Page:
I Can't Believe This Happened | MTF Transgender LGBTQIA+

Ashley Adamson, speaker and founder of the Trans Club, recently shared a revealing story on her YouTube channel about being clocked as transgender - “I can’t believe this happened”. She was ordering breakfast at a cafe when another trans masculine individual approached and later revealed they clocked her as a trans woman.

This experience left Adamson feeling disappointed and questioning her transition progress thus far. After years of effort and significant financial investment into facial feminization surgery and other transition steps, she thought she was consistently passing as female. Being clocked caught her by surprise.

For many transgender people, especially those in early transition, being correctly gendered by strangers can provide a sense of validation and progress. So when the opposite occurs, it can negatively impact self-perception and self-worth.

Adamson acknowledged her reaction came from a place of privilege, as not everyone has the same passing goals or access to transition resources.

But when one is consciously putting in effort to be perceived as their authentic gender, being clocked can feel like a failure on top of a loss of that external validation. It's easy to fall into negative thought spirals of "Was this all worth it?", "Will I ever succeed in passing?", and even "Should I just give up?" Simply put, being clocked hurts.


Reframing Your Self-Talk and Inner Narrative

To work through the difficult emotions that arise when being clocked, Adamson emphasized the importance of cautious internal self-talk and crafting a thoughtful narrative about the experience.

She advised against assigning blame or getting caught up in shame and disappointment. Those reactions often worsen and prolong the emotional toll. Instead, one can try to reframe the situation more constructively.

If early in transition or not consistently passing, it can help to expect being clocked and position it as an inevitability for the time being. This grounds one in reality and lessens the sting when it happens. You can tell yourself, “They just don't see me yet, and that's okay because I don’t need their validation.”

For those further into transition who pass more often, being clocked may occasionally happen due to factors like voice, mannerisms, or clothing style that day.

Viewing it as a situational occurrence rather than a major regression can make it less devastating. “Sometimes I pass, sometimes I don’t, and that’s okay. It’s not black and white,” Adamson suggested, telling himself.


Your Self-Worth Comes From Within

Above all, Adamson encouraged anchoring in one’s inner sense of self and gender identity, which cannot be defined by outsiders. She said, “Your identity is not based on how other people define and see you.” Some will inevitably perceive you through their own limiting lens, but that need not distort your self-concept.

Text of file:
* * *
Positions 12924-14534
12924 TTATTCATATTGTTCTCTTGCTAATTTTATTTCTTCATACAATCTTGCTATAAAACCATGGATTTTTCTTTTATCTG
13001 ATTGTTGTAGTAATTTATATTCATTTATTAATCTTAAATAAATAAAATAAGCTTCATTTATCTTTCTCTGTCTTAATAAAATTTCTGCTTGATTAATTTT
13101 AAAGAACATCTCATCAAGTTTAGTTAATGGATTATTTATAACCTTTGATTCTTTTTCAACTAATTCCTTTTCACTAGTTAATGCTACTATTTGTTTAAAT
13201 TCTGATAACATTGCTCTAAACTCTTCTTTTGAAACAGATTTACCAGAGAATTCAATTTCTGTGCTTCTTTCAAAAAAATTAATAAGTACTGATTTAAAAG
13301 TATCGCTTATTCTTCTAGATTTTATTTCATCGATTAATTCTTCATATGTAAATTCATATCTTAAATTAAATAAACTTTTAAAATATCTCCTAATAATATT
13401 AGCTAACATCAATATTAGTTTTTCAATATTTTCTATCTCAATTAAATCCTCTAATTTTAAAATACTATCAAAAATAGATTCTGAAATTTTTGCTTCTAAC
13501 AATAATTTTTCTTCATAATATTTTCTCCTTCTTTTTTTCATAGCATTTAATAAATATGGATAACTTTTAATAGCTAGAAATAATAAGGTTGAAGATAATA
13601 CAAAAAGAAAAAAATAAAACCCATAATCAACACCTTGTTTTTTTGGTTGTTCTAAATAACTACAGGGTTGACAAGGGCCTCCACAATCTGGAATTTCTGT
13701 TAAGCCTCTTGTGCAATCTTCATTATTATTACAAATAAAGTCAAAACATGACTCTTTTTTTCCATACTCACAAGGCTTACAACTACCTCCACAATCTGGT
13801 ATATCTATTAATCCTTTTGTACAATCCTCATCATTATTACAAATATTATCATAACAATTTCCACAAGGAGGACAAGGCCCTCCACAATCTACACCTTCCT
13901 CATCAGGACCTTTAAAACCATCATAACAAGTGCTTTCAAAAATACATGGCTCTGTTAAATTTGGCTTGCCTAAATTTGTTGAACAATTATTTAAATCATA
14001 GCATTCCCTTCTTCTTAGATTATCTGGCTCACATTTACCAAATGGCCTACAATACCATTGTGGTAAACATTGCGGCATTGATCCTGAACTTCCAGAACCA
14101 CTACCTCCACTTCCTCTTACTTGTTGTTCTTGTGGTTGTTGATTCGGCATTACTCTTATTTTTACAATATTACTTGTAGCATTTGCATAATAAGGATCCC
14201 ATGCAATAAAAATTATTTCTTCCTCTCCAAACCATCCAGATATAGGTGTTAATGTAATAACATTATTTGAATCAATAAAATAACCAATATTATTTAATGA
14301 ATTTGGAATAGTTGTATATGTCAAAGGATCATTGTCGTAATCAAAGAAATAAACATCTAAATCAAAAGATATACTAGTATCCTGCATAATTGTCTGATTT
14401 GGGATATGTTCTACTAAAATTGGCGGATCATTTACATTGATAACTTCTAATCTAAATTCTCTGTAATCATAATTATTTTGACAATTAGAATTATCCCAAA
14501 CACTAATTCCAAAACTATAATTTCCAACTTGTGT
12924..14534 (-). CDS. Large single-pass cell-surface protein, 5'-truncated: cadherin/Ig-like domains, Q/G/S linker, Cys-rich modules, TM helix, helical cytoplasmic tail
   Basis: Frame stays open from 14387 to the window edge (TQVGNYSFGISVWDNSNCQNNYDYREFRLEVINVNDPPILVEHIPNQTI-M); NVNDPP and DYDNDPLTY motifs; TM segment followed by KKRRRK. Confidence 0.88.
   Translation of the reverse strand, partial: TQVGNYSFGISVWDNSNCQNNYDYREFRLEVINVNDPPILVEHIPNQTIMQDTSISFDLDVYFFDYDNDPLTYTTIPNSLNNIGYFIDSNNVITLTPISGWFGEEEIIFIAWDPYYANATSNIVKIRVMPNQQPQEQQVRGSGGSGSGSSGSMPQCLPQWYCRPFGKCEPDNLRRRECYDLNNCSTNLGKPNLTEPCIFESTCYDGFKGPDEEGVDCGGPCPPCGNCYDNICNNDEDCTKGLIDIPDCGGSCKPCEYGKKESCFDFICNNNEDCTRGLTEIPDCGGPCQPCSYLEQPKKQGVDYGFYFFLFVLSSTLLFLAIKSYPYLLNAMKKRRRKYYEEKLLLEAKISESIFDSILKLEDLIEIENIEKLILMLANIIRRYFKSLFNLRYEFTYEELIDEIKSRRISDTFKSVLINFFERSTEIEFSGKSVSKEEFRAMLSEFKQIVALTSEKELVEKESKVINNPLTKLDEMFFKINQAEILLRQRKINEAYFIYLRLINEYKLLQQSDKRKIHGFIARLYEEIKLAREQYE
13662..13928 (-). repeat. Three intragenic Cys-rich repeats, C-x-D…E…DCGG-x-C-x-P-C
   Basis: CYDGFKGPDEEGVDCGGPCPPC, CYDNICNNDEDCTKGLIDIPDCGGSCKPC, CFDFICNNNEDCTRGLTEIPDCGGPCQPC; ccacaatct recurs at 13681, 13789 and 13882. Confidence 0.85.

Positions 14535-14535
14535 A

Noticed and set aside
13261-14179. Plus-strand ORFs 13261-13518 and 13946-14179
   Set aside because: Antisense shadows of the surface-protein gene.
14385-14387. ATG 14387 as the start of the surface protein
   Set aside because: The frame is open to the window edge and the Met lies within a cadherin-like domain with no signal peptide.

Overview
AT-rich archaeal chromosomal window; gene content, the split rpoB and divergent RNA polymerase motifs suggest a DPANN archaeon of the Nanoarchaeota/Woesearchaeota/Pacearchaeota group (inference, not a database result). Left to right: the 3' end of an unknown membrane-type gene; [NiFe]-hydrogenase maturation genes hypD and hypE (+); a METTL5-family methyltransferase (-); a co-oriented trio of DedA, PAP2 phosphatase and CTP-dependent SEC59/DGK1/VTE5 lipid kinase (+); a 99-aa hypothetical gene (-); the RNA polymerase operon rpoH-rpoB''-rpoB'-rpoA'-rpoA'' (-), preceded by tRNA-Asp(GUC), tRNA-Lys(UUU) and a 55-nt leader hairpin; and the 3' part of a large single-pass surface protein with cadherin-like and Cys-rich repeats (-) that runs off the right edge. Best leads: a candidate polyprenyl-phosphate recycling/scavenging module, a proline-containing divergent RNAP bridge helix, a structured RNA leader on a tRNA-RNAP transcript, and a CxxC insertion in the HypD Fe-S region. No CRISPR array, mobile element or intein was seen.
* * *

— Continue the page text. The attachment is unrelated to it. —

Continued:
Part of building resilience when being clocked involves affirming your core self-worth outside of others’ validation. You know yourself and your gender better than any stranger making a superficial judgment. Holding confidence in your self-knowledge helps external skepticism bounce off you.

Adamson advised people to focus less on “passing” and more on authentic self-expression, regardless of judgments. Even when not perceiving you as you wish, most people respond better when interacting with you genuinely.

She shared an example of creating connection through authenticity, which transcended being clocked.


Influencing Others' Perceptions Through Your Inner Strength

With compassion for oneself and others, being clocked can become an opportunity to positively influence perceptions. Adamson believes calmly holding your own reality can shift people’s assumptions and create a more accepting co-reality.

By displaying inner security despite outer criticism, you demonstrate the integrity of your identity and normalize its existence. This gradually raises awareness and creates space for more people to live authentically.

While we cannot force or argue others into aligning with our self-concepts, leading by confident example often organically opens minds and dissolves biases over time.

Adamson thus concludes that the real “trans agenda” is simply to live genuinely and change realities for the better.


Key Takeaways: Managing the Emotions of Being Clocked

  • Remember that occasional clocking does not invalidate your gender identity or self-worth
  • Be mindful of your internal narrative; avoid excessive self-blame
  • If early in transition, expect occasional clocking and be self-compassionate
  • Focus on self-validation rather than others’ perceptions
  • Anchor in your stable inner sense of self and gender
  • Lead with authentic self-expression; this shifts perceptions more than arguments
  • Hold your reality calmly and confidently; this positively influences those around you

With insight, patience, and an unshakable self-concept, the difficult feelings that come with being clocked can be overcome.